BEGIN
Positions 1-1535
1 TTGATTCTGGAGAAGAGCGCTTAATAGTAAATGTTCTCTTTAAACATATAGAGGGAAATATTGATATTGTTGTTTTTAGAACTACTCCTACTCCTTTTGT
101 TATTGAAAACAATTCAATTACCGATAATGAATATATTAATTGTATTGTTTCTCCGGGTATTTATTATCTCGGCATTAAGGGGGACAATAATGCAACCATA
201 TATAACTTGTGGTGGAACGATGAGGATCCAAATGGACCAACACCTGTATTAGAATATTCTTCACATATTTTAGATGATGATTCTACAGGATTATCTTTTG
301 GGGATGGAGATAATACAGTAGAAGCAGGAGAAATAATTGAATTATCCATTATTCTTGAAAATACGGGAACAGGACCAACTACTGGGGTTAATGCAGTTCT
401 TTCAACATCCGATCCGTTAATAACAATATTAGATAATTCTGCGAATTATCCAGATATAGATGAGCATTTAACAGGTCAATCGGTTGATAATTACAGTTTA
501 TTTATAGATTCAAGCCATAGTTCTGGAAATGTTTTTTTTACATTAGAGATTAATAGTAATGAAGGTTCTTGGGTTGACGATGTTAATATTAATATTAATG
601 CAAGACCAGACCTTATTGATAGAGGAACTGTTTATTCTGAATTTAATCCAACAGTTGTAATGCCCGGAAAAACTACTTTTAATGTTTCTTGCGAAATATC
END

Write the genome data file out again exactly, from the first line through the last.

Positions 1-1535
1 TTGATTCTGGAGAAGAGCGCTTAATAGTAAATGTTCTCTTTAAACATATAGAGGGAAATATTGATATTGTTGTTTTTAGAACTACTCCTACTCCTTTTGT
101 TATTGAAAACAATTCAATTACCGATAATGAATATATTAATTGTATTGTTTCTCCGGGTATTTATTATCTCGGCATTAAGGGGGACAATAATGCAACCATA
201 TATAACTTGTGGTGGAACGATGAGGATCCAAATGGACCAACACCTGTATTAGAATATTCTTCACATATTTTAGATGATGATTCTACAGGATTATCTTTTG
301 GGGATGGAGATAATACAGTAGAAGCAGGAGAAATAATTGAATTATCCATTATTCTTGAAAATACGGGAACAGGACCAACTACTGGGGTTAATGCAGTTCT
401 TTCAACATCCGATCCGTTAATAACAATATTAGATAATTCTGCGAATTATCCAGATATAGATGAGCATTTAACAGGTCAATCGGTTGATAATTACAGTTTA
501 TTTATAGATTCAAGCCATAGTTCTGGAAATGTTTTTTTTACATTAGAGATTAATAGTAATGAAGGTTCTTGGGTTGACGATGTTAATATTAATATTAATG
601 CAAGACCAGACCTTATTGATAGAGGAACTGTTTATTCTGAATTTAATCCAACAGTTGTAATGCCCGGAAAAACTACTTTTAATGTTTCTTGCGAAATATC